It took 6 weeks for the boat to arrive from China.


    Bang shiny before they're used.  The legendary hoof tip finally arrived.

    Step 1 was fabricating the power supply.  2 Rudung buck converters & a direct 25V connector powered by a single 300W.  The Rudungs have independent grounds, but the lion didn't try shorting anything yet.

    There was much tinning of 14 gauge silicone wire.  It was a better wiring job than anything money could buy.  There's room for fans on the Rudungs, but no plan to need high current until the next major LED project.  With pixies now available,

    The irons could be fired up.  It was easiest to hot glue the boards on the outside.  Forget about using jumpers to connect the connectors.  Just solder them into the boards.

     Still need a stand, since they don't fit in the Hakko stands.  Tested it at 280C with the Fluke & the temperature was already calibrated in the factory.  Not sure how high the Fluke can go before it melts.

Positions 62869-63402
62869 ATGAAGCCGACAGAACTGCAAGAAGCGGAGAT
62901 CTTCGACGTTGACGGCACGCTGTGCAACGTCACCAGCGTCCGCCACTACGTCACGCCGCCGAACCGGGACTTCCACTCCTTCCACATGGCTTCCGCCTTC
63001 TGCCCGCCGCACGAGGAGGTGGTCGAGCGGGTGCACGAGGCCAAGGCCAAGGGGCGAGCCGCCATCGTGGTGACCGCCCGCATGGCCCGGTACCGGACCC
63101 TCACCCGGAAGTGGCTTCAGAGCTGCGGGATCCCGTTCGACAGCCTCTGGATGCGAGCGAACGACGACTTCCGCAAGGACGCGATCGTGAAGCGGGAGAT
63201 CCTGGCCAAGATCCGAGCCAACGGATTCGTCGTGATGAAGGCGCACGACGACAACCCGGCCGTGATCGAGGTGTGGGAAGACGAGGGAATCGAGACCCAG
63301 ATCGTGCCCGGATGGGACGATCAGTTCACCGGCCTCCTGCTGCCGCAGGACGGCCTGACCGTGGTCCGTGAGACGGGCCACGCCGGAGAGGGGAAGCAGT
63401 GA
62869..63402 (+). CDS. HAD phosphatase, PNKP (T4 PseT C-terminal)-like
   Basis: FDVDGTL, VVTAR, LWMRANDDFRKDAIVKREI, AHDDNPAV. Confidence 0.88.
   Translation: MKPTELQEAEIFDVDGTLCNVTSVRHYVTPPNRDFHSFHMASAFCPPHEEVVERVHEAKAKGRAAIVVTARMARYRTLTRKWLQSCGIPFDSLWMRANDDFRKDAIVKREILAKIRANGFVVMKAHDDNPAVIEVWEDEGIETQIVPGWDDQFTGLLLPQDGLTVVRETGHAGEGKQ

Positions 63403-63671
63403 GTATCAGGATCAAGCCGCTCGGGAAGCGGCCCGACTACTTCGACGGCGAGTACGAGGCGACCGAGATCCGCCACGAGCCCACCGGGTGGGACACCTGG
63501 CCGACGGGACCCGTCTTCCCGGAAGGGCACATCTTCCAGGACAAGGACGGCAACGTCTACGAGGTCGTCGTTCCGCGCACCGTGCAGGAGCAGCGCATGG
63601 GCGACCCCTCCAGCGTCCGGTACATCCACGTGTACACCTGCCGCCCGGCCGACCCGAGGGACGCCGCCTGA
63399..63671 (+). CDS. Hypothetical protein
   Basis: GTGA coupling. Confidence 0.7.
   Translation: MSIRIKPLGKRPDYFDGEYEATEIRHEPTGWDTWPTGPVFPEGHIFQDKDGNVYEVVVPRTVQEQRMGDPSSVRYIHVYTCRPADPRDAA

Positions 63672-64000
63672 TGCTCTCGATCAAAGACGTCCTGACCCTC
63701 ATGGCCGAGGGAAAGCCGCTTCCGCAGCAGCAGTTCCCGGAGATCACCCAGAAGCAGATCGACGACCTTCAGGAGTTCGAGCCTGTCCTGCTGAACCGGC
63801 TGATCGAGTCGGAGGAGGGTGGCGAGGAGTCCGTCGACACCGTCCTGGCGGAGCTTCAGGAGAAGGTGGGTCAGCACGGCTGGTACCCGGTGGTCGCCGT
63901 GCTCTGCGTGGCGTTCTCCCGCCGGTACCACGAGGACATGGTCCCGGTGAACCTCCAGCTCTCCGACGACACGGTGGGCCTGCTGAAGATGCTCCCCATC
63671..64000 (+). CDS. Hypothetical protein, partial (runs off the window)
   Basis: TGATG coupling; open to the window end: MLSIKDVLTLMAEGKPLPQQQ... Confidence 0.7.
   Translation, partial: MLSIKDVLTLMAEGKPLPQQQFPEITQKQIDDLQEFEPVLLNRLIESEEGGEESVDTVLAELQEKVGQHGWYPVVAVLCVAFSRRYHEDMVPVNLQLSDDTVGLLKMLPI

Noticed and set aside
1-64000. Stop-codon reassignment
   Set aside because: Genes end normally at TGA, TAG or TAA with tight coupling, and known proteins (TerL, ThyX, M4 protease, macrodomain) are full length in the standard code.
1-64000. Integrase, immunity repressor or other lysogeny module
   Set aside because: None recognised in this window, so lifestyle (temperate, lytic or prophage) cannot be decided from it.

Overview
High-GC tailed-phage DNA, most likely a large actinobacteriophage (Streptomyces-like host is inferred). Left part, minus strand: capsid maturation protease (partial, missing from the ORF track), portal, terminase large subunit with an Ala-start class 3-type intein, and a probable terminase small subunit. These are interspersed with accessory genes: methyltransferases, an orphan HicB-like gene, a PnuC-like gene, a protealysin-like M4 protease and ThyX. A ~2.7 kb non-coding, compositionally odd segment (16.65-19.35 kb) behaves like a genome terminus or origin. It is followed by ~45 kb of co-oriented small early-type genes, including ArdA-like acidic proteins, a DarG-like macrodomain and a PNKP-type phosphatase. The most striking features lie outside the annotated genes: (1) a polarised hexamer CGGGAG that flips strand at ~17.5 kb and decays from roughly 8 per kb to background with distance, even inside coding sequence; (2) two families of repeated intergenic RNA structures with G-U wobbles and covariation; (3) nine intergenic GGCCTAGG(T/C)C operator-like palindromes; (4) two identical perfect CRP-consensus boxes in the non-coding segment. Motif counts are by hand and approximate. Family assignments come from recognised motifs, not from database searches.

The soldering station used just the cheapest soldering & a wall wart to weigh it down.  The tips were grounded to each other but not to Earth.

    The 2 irons heat up bang fast on 25V.  The power supply fan briefly spins up when it heats up or solders something.  It's quite a powerful feeling, making a fan spin up by soldering.  It could run on a 12V battery, but there wouldn't be a fan.

    Absolutely none of the buttons or switches ordered were used.  The switches were failed short circuiting switches from the mastech which the lion kingdom repaired.  The Mastech may be used 1 more time in the lion kingdom's lifespan.

  • Bench in a box begins